Author: Aisha Al Hajjar
THINK back to your childhood. Are the memories that come up blissful or are they full of sorrow and pain? Either way they are probably dependent upon how you were cared for or treated as a child. The fond or hurtful feelings associated with your childhood are most likely a result of the way your parents loved and sheltered you from grown up worries, or not.
Now think about your own children. What do you want them to take away from their childhood?
How would you feel if you knew that they would look back on this period with pain and sorrow? As a parent, I am quite sure that each of us went into this journey with the greatest hopes and dreams for our children. Our vision for our children most likely started out full of love and happiness.
Unfortunately, many parents get so involved in their own woes of responsibility and circumstance that they inadvertently sabotage their children’s childhood. Many make the mistake of not spending enough loving time or of sharing adult worries with their kids.
Childhood really should be a time of bliss. The children shouldn’t be aware of your financial struggles, marital discord, or job pressures. Children should be sheltered from this type of adult information. Allowing these things to become evident to your kids only serves to worry them and inevitably leads them to self-blame for your troubles.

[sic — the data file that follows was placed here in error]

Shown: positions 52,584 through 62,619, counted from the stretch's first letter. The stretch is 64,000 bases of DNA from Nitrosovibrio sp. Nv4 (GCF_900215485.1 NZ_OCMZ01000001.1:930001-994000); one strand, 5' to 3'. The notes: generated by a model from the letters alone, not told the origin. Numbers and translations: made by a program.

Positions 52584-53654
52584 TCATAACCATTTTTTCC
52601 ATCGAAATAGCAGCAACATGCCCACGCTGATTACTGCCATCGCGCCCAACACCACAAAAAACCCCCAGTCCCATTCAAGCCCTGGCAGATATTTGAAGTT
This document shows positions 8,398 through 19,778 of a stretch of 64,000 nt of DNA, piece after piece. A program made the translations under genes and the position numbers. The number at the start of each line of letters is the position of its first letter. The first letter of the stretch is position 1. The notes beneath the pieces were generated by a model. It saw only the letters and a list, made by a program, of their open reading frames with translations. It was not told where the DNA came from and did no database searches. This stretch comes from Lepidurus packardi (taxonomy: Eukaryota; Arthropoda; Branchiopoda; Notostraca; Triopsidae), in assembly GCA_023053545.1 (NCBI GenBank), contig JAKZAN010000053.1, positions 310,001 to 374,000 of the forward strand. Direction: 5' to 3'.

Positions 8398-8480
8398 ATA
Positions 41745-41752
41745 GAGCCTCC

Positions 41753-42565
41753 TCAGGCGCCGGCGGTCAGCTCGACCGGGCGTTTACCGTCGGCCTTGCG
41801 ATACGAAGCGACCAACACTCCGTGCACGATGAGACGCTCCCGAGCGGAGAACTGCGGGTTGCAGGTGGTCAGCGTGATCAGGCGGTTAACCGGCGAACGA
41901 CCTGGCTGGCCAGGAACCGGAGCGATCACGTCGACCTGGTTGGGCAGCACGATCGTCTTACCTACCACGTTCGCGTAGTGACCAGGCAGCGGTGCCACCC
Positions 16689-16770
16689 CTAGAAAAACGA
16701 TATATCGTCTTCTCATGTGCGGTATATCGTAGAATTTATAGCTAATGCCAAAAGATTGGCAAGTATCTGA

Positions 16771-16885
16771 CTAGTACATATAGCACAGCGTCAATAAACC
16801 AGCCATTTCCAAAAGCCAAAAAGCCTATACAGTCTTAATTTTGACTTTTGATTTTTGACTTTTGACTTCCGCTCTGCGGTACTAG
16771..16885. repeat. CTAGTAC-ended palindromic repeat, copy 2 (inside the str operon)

Regardless of your intentions in the off comment about their other parent that allows you to blow off steam, the child will be scarred from such information. Likewise, speaking of your worry about making next month’s rent payment will only serve to plant seeds of instability and fear in your child.
Until they are adults, we shouldn’t expect our children to be able to handle such grown up topics. Ideally, their world should be surrounded in the security that they are loved, their parents love each other and are committed to the family unit, and their basic needs will always be met. In short, childhood should be a time surrounded in love, support, and assurance.
At some point they will grow up and look back on this time with reflections of bliss or of sorrow. Their recollection of this time makes an imprint on how they adjust as adults. Many of us now are still healing from our own childhoods. It’s up to each one of us to perpetuate the security and love we feel from our past or to break the cycle of insecurity and sorrow.
The good thing is that no matter your situation, you have a choice of how you portray things to your children. It’s okay to shelter them in reassurance. Set your stresses aside for a moment and laugh and play with your kids. You may just find your own healing in simple acts of loving playfulness with your children.
Cherish them enough to put them before the tedious duties of the day and allow them to feel blissful in your love and care. Guarding their innocence and investing time in your children today, will make a world of difference tomorrow.
….Where Practice Makes Perfect
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